Rambo

The other day I had a flashback to my youth. Shane pointed me toward the Rambo Town website. Oh Sly. How you’ll haunt my teenaged recollections for years and years to come.

I had nearly forgotten about that, when Maktaaq, on the Metroblogging Vancouver site, posted an exerpt from the Province regarding Hope‘s status as not only Rambotown, but the Chainsaw Carving Capital.

For those not in the know, I spent my teenaged years (from one month after I turned 13, to one month after I turned 19) living in the town of Hope. It was definitely different from the shelters of Greater Vancouver Suburbia that had been my home both before, and after I lived there.

A snippet from the Rambotown website:

Besides, the town of Hope where the film takes place is a nice place too. Even if you’re not interested in the movie, it’s definitely worth a visit and you can spend a great time there. So to let you take part in my experiences and to give you a little insight in the making of “First Blood” in Hope, I did what I`ve always wanted to do: A website about “First Blood”…

Funny, a “nice place” where you can “spend a great time” isn’t exactly how I remember it.

Warning, philosophical recollecting and reminiscing ahead…

One fateful summer (1998), I worked as an employee of the Hope & District Chamber of Commerce in the Tourist Info Centre. My days were taken up instructing German Tourists who wanted to see “Zee HHHHRRRRambo Breeeeedge” up the road past my house, where they were undoubtedly underwhelmed by the unauspicious old trestle bridge that marked the way out of town, toward the Othello Tunnels.

I also directed more people than I can count on the walking tour around town, complete with handheld map, to see the chainsaw carvings strategically placed around town.

It’s hard for me to see how and why these things hold such appeal to tourists, since their meanings are so strongly different to me.

Rambo: First Blood is not an action thriller, it’s the background soundtrack to that summer, as it played on a constant loop in the museum attached to my workspace. It is the soundtrack to my friend Sean coming out, to the first boss who actively disliked me for no reason I could fathom, to the first girl I kissed on a dare at a party.

The Bridge is where Fred, the insane schoolbus driver almost tossed our entire neighbourhood worth of kids into the Coquihalla river, since he decided to play chicken with another oversize vehicle on the bridge at the same time.

The Bridge is also the closest landmark to Sucker’s Creek – officially a salmon spawning habitat, but known to the locals as a pretty good beach, and accessible swimming hole.

The original Chainsaw Carving in Memorial park is the site of my one and only teenaged fistfight, brought on by nothing more than the fact that a few “local girls” didn’t seem to like the fact that I was from “somewhere else” and decided that was reason enough to count me as someone deserving of alienation, bullying, and eventually an all-out brawl (in which I managed to hold my own, thankyouverymuch). The fact that my mom insisted on pressing criminal charges didn’t help my social situation much after the fact.

The Tunnels are where we’d gather, no-goods and miscreants, to drink bootlegged liquor, smoke any variety of substances, and generally loiter away from the prying eyes of parents and others who were insistent on “ruining our fun.” Especially since there was no community centre (that came a few years later), movie theatre, arcade, skate park (again, a later development) or any other place for bored youth to spend their ample free-time.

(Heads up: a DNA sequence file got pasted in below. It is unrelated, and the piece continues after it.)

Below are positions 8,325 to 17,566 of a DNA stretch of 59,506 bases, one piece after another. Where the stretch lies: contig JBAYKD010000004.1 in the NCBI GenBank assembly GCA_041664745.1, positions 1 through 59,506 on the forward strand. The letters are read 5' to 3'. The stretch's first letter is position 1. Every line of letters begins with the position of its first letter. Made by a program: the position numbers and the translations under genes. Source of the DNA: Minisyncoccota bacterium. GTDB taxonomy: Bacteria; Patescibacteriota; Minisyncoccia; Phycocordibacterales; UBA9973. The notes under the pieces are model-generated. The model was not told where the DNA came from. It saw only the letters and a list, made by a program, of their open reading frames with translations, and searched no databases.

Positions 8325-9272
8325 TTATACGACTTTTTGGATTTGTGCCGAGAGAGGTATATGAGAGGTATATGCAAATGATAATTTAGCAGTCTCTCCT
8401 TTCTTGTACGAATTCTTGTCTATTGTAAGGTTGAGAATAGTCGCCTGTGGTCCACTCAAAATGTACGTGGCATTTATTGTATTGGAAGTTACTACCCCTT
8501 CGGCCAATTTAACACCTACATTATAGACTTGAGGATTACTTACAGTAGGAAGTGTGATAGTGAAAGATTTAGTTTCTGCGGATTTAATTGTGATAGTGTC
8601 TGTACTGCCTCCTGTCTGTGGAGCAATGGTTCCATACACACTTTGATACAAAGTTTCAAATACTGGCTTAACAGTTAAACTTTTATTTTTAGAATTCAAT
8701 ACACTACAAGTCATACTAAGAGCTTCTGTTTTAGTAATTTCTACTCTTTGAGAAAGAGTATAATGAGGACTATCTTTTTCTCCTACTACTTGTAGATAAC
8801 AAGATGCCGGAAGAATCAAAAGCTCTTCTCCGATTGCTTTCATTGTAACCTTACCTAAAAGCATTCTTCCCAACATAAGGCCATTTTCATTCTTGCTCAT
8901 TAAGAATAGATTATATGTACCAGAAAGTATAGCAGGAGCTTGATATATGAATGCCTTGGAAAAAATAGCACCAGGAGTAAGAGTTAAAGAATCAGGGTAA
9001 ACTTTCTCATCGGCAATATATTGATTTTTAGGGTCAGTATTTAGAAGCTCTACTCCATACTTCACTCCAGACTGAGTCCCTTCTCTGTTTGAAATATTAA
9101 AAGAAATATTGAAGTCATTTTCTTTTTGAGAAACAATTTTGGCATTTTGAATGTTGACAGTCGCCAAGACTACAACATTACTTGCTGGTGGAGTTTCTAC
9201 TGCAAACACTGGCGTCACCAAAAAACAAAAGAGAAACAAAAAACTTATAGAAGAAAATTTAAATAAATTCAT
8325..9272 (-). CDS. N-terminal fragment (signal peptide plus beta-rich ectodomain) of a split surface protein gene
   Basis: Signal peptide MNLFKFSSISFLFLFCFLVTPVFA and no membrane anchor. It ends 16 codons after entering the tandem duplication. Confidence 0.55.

And Hope itself, was not a “nice place to spend some time” – it never will be for me. It will always be where I learned what life is like for people who think they have no options, and settling is the standard. Where the First Nations cycles of abuse and poverty have names and go to school with me. Where small-town insiderness kept outside possibilities of prosperity and improvement at bay, out of nothing but fear of the unknown. Where the smart, funny kid that came to my brothers’ birthday party doesn’t succeed as my brothers did, but ends up a High School dropout whose biggest claim to fame is a spot on a documentary about how his life has turned to shit. A place I consider more of a trap than a refuge.

And now it’s been longer than the entire time I’ve lived there, since I’ve been back. I just have no reason to go. I’ve long-since lost touch with any friends that were there, family has moved away. It’ll be a little over two years until my High School reunion, which I’ll attend, more out of curiosity than anything.

But it will always be the place where I learned from my community who and what I definitely am not (closed-minded, sheltered, afraid), and more importantly who and what I am (empathetic, ambitious, strong) capable of being.

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5 thoughts on “Rambo

  1. Chris

    I liked the part where you kissed a girl, got into a catfight, then got drunk and high. 🙂

    Nice entry – having spent some time in small towns (hello, Glovertown, NF), I can related to the “not having any reason to go back” factor.

  2. Darren

    Hey, there, ya hooligan, don’t be taking all the credit for Rambo. I seem to recall that at least one pivotal scene was shot near my house at Cleveland Dam in West Van.

  3. peechie Post author

    Hmm… perhaps you should take that up with the Rambotown guy Darren. According to his site he’s planning another visit this year, and may be interested in some good Dam (dam good?) footage.

  4. Hunter

    Im sure you had a cute guy to keep you ammused, and entertained through school and homeroom. Help you get through the nite shift at work.
    Funny how lives change when one graduates, and the past is almost completely forgotten, only to possibly be reminded later on in life.

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